Missed zom-com One Cut of the Dead? It’s back to open the Japanese Film Festival

If you missed 2018’s Asian zombie flick of the year, (Train to Busan was obviously 2016’s; and Zombiepura obviously did not make the cut), One Cut of the Dead will receive another screening here, as the opening film of the Japanese Film Festival 2019. The zombie comedy by Japanese film director Shinichiro Ueda recently won the Audience Choice Award at the 29th Singapore International Film Festival, where it then earned the honour of a sophomore screening. Chronicling the events of a zombie apocalypse filmmaking attempt-turned-real, the film has since garnered a cult fan base for its impressive low budget of 3 million yen (approximately S$38,000).

This year marks both the 22nd edition of the Festival, and the 10th anniversary of the Japan Creative Centre. Hence, expect a bumper line-up of 31 films and new segments, happening Jan 18-Feb 10 across three venues. If it’s fresh films you’re after, catch them in the Contemporary Cinema segment at Shaw Theatres Lido, where One Cut of The Dead serves as the first of 17 latest Japanese titles. The selection ranges from sports-themed rom-coms like Mixed Doubles to dramedies (Dynamite Graffiti), to multi-genre films like Before We Vanish, a human tale of love disguised as a sci-fi flick about alien invasion. There’s also a film about ramen (Lost in Ramen), because no Japanese film festival would be complete without one.

Another highlight is Yakiniku Dragon, a trying family drama titled after the neighbourhood restaurant where much of the action is centered, which follows a small Korean community in 70s-era Osaka. The film explores the challenges of Koreans trying to integrate into Japanese society, and is based off Director Wishing Chong’s 2008 play of the same name—and his own experiences as a third-generation Zainichi (“Japan resident”) Korean. Chong and One Cut’s Ueda will both be present for post-film dialogues at the cinema.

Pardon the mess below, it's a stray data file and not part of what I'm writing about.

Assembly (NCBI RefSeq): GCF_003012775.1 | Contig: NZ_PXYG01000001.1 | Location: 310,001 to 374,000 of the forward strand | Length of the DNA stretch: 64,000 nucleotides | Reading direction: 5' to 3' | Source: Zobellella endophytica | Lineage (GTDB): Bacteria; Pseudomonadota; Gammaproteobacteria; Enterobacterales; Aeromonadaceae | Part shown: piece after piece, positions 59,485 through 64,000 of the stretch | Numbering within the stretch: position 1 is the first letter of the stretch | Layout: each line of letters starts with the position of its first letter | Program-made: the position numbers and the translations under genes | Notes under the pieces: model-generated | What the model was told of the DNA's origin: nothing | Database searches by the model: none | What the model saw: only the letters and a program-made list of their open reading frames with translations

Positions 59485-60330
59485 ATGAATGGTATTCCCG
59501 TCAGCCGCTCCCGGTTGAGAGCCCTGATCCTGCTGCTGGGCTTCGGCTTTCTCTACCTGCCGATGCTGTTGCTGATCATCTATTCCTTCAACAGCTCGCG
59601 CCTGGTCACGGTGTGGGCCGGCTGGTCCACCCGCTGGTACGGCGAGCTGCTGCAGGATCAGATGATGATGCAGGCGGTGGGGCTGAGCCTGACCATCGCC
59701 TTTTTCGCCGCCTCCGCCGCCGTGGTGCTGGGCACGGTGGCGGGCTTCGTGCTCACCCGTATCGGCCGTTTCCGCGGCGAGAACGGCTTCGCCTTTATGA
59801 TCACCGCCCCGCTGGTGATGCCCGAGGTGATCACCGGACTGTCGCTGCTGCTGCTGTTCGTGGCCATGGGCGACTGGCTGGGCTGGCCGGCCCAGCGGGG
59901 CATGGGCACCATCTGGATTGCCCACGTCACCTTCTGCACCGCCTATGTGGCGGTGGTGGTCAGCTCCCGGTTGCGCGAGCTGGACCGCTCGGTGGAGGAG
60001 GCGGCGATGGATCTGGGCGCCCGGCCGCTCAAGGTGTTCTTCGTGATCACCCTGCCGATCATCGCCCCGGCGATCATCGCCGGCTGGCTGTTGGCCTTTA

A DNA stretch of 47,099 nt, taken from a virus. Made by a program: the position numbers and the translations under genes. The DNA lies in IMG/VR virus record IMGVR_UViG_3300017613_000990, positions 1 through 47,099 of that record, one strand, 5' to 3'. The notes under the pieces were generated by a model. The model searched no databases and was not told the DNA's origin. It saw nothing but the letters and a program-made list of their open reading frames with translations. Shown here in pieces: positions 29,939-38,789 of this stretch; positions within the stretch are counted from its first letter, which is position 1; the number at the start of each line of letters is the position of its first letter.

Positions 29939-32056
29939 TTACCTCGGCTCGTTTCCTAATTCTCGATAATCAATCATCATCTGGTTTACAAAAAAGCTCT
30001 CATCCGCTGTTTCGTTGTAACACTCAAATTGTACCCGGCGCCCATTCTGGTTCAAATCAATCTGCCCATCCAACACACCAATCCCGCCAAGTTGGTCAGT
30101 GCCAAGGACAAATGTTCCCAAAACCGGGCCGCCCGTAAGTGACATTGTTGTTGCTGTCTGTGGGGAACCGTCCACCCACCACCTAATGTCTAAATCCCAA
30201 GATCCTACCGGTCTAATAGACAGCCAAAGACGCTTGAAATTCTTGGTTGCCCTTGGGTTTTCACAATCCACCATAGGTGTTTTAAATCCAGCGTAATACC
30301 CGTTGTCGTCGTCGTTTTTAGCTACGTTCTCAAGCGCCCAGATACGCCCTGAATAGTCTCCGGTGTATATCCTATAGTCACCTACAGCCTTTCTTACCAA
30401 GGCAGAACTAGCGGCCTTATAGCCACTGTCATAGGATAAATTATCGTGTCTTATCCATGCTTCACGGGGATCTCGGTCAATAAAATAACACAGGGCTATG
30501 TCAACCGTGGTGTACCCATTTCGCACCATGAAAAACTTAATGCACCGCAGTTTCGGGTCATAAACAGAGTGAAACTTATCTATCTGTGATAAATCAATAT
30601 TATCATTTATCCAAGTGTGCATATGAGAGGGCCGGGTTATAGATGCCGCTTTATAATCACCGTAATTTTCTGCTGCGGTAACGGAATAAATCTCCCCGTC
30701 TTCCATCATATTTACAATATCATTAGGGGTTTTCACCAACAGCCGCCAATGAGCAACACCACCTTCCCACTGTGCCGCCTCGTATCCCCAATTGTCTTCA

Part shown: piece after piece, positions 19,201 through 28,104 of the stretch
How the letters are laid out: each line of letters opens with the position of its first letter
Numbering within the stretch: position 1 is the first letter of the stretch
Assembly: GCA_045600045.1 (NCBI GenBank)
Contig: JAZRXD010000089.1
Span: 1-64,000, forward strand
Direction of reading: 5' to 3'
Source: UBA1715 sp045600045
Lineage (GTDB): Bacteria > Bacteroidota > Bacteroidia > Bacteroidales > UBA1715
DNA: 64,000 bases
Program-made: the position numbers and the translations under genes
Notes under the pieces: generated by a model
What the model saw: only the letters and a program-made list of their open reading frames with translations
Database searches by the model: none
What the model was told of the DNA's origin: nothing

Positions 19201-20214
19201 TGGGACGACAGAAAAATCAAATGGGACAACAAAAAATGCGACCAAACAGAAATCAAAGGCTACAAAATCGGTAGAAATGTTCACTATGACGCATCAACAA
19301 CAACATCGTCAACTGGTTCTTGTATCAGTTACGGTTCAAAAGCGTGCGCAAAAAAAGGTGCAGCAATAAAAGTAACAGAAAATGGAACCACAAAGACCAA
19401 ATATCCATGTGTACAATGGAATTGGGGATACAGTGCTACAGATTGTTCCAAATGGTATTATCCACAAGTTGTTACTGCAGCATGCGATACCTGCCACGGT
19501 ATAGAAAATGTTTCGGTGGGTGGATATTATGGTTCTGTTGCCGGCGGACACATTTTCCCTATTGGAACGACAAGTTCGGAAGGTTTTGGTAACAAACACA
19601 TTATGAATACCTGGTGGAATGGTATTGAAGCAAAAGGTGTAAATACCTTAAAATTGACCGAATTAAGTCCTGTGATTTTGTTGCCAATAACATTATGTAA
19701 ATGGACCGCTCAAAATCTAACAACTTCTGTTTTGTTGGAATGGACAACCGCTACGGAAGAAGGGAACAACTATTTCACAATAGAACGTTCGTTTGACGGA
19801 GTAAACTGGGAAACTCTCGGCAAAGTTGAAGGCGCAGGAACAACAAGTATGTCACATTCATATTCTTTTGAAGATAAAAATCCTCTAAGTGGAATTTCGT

Alternatively, opt for the Short Shorts Programme, a first for the Festival where eight short films from the Short Shorts Film Festival & Asia will be screened at *SCAPE. Two curated screenings will each piece together four short films ranging from drama to horror to documentary.

And finally, two classic Japanese films will screen as an homage to Japanese film director Yasujiro Ozu in Ode to Ozu, a specially curated segment at The Projector. Early Summer (1951) navigates the rising role of women in post-war Japan, while Early Spring (1956), which has no relation to the former, deals with the hardships of the average salaryman lifestyle.

Japanese Film Festival 2019 happens from Jan 18-Feb 10 at Shaw Theatres Lido, *SCAPE and The Projector. The full line-up and more information here.